Decision Field Theory: Equivalence with probit models and guidance for identifiability

Teodóra Szép*, Sander van Cranenburgh, Caspar G. Chorus

*Corresponding author for this work

Research output: Contribution to journalArticleScientificpeer-review

25 Downloads (Pure)


We examine identifiability and distinguishability in Decision Field Theory (DFT) models and highlight pitfalls and how to avoid them. In the past literature, the models’ parameters have been put forward as being able to capture the psychological processes in a decision maker's mind during deliberation. DFT models have been widely used to analyse human decision making behaviour, and many empirical applications in the choice modelling domain rely solely on data concerning the observed final choice. This raises the question if such data are rich enough to allow for the identification of the model's parameters. Insight into identifiability and distinguishability is crucial as it allows the researcher to determine which behavioural and psychological conclusions can or cannot be drawn from the estimated DFT model and how a DFT model can be specified in such a way that resulting parameters have meaningful interpretations. In this paper, we address this issue. To do this, we first show which specifications of DFT are equivalent to conventional probit models. Then, building on this equivalence result, we apply established analytical methods to highlight and explain the identification and distinguishability issues that arise when estimating DFT models on conventional choice data. We find evidence that some of the DFT models’ special cases suffer from identifiability issues. Our results warrant caution when DFT models are used to infer psychological processes and human behaviour from conventional choice data, and they help researchers choose the correct specification of DFT models.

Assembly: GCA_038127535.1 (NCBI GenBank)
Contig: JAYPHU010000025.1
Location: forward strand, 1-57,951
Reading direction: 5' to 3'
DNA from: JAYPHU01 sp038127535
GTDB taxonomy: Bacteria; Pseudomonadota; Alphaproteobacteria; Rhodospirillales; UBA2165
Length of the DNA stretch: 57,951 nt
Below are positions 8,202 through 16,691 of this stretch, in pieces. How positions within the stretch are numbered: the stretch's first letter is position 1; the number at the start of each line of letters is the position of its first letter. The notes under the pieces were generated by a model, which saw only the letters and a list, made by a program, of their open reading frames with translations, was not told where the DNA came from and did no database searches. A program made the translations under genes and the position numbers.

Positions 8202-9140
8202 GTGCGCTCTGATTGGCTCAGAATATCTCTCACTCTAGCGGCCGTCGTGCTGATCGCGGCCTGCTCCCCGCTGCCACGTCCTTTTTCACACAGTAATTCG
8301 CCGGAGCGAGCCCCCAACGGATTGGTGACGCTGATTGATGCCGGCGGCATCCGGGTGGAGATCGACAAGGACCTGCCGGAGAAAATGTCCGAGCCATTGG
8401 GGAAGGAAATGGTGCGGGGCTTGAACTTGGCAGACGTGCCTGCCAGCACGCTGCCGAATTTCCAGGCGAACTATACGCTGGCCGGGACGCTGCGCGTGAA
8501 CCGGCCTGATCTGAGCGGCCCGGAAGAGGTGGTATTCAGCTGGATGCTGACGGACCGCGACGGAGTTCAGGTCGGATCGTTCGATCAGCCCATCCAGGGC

Original languageEnglish
Article number100358
JournalJournal of Choice Modelling
Publication statusPublished - 2022


  • Decision Field Theory
  • Distinguishability
  • Identification
  • Probit


Dive into the research topics of 'Decision Field Theory: Equivalence with probit models and guidance for identifiability'. Together they form a unique fingerprint.

Cite this